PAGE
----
Security officers were assaulted this week by dozens of Orthodox Jews as they attempted to enter a Hasidic-owned hotel in the Tel Aviv suburb of B’nai Brak to track down a Jerusalem man under house arrest there, after the homing device on his court-ordered electronic bracelet went dead, according to a report in the daily Yediot Aharonot. The man claimed he had removed the bracelet on his rabbi’s orders because it violated the Sabbath.
Arrested during the anti-gay rioting that accompanied the Jerusalem gay pride festival last November, the man had been released on bail but ordered to stay in the Satmar Hasidic hotel in the mostly Orthodox town of B’nai Brak while awaiting trial, according to Yediot. He had reportedly been removing his bracelet each Friday for weeks, prompting repeated alarms at the headquarters of the private security firm contracted by the court to monitor the electronic device.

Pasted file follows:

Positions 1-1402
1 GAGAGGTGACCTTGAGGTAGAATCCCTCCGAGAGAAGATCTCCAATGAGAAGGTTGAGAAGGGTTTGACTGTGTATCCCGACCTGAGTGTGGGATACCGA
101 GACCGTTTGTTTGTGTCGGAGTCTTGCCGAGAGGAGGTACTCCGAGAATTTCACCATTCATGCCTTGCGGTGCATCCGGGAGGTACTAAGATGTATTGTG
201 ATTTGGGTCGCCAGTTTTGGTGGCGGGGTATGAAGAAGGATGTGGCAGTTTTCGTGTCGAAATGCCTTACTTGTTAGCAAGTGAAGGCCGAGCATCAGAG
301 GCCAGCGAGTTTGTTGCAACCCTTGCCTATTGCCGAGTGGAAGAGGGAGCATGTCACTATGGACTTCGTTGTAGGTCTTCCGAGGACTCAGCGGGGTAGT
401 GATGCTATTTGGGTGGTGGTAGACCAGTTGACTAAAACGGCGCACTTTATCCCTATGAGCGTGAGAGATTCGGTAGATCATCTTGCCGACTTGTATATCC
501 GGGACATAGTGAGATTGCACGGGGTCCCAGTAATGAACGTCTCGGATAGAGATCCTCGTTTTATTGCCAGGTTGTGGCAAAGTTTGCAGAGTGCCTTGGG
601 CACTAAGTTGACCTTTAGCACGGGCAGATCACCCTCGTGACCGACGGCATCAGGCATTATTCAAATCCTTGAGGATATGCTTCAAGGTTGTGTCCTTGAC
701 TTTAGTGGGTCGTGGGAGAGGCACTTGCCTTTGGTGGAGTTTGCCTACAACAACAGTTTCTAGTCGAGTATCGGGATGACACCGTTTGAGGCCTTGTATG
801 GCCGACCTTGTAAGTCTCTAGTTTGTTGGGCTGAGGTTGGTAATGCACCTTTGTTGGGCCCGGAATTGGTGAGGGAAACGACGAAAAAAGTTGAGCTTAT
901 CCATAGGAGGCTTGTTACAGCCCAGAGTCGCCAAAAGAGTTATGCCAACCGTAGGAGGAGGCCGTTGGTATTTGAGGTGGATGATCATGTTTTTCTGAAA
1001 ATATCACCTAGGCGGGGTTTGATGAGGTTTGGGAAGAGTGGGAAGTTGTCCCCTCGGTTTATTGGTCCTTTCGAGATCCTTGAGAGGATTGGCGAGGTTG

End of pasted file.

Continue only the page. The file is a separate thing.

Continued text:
According to Yediot, three agents from the security firm approached the hotel Monday, January 1, after the man’s homing device still failed to respond. Several dozen Hasidic men poured out of the hotel, overturned the agents’ vehicle, punctured its tires and smashed its windows. The agents fled and radioed for police assistance, with a group of Hasidim in pursuit, the newspaper said.
A large force of metropolitan Tel Aviv police arrived with sirens blaring, Yediot reported, and the rioters quickly dispersed. Officers gave chase, but were unable to make arrests and instead returned to the hotel to retrieve the damaged vehicle, fearing that it would be set afire. “Meanwhile, the arrested man with the electronic bracelet emerged from the hotel and patiently explained to the police the problem of Sabbath desecration caused by the bracelet,” the newspaper concluded.